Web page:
Bony Targets of Non-“skeletal” Hormones

  • G. NicholsJr.
Conference paper

Abstract

Even the most superficial review of the older literature in endocrinology quickly reveals that there was a time when skeletal changes were considered to be among the important features expected in any endocrine disorder. It seemed obvious, for example, that changes in skeletal growth should be a prominent if not central feature of disturbances of pituitary function and growth hormone secretion. Thus, as the effects of other endocrine glands — thyroid, adrenal, gonads — began to be explored it was not surprising that the list of organ systems examined almost always included the skeleton. Thanks to this broad view a considerable number of empiric observations about hormonal effects on bone gradually accumulated (Silberberg and Silberberg, 1956; Asling and Evans, 1956). In some instances this search for skeletal effects was richly rewarded, as in the case of the parathyroids. In others, the effect could only be clearly shown in certain species as for example the marked influence of female sex hormones on avian bone (Kyes, 1934). In still another group — the thyroid and adrenals are good examples — while effects on the skeleton were seen these were far less dramatic than the effects observed in other organs and systems.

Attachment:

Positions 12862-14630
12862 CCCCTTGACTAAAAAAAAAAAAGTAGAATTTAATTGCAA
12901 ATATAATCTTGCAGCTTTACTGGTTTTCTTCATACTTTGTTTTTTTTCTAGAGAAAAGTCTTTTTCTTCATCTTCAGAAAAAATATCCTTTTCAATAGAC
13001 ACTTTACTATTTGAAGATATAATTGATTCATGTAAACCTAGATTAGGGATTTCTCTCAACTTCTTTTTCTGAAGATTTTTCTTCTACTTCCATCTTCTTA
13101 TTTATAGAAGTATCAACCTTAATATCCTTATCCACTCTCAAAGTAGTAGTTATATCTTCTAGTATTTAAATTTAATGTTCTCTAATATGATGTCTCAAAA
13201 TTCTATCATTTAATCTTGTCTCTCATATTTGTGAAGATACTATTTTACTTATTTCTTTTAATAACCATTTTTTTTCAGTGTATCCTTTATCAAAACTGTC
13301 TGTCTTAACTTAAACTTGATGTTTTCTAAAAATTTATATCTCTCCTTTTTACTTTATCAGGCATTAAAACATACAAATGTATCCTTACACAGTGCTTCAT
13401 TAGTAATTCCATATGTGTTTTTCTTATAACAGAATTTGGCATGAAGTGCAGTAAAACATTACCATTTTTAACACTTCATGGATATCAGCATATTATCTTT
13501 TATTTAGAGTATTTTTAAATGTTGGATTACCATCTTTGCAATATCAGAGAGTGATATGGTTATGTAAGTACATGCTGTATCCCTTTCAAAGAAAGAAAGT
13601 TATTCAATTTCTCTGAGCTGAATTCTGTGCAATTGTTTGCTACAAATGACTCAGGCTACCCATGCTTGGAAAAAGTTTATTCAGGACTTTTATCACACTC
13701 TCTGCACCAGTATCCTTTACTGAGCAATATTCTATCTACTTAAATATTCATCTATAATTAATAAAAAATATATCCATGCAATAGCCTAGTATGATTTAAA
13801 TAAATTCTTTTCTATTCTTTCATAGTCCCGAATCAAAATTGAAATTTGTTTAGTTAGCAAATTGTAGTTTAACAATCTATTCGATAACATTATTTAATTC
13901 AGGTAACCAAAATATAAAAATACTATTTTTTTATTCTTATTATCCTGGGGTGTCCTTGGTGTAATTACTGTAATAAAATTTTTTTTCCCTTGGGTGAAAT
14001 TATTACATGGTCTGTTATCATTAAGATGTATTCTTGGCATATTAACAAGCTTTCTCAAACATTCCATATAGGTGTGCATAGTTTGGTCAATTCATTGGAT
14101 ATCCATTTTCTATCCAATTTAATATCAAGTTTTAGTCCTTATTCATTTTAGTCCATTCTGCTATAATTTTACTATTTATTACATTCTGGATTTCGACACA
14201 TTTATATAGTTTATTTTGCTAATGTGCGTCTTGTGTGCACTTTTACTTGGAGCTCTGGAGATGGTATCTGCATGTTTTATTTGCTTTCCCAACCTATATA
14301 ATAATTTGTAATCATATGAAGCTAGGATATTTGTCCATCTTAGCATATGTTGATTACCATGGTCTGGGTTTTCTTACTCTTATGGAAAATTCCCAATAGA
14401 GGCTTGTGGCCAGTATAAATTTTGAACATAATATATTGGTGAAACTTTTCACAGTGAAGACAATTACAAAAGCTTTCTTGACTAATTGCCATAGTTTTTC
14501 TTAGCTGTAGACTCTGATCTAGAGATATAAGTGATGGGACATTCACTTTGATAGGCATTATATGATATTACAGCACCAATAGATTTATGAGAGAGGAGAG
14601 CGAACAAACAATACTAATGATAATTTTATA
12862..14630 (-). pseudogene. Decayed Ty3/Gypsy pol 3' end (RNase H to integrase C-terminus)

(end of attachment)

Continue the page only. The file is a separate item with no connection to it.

Keywords

Lactate Osteoporosis Cortisol Proline Pyruvate 

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Copyright information

© Springer-Verlag Berlin · Heidelberg 1966

Authors and Affiliations

  • G. NicholsJr.
    • 1
  1. 1.Department of MedicineHarvard Medical SchoolBostonUSA

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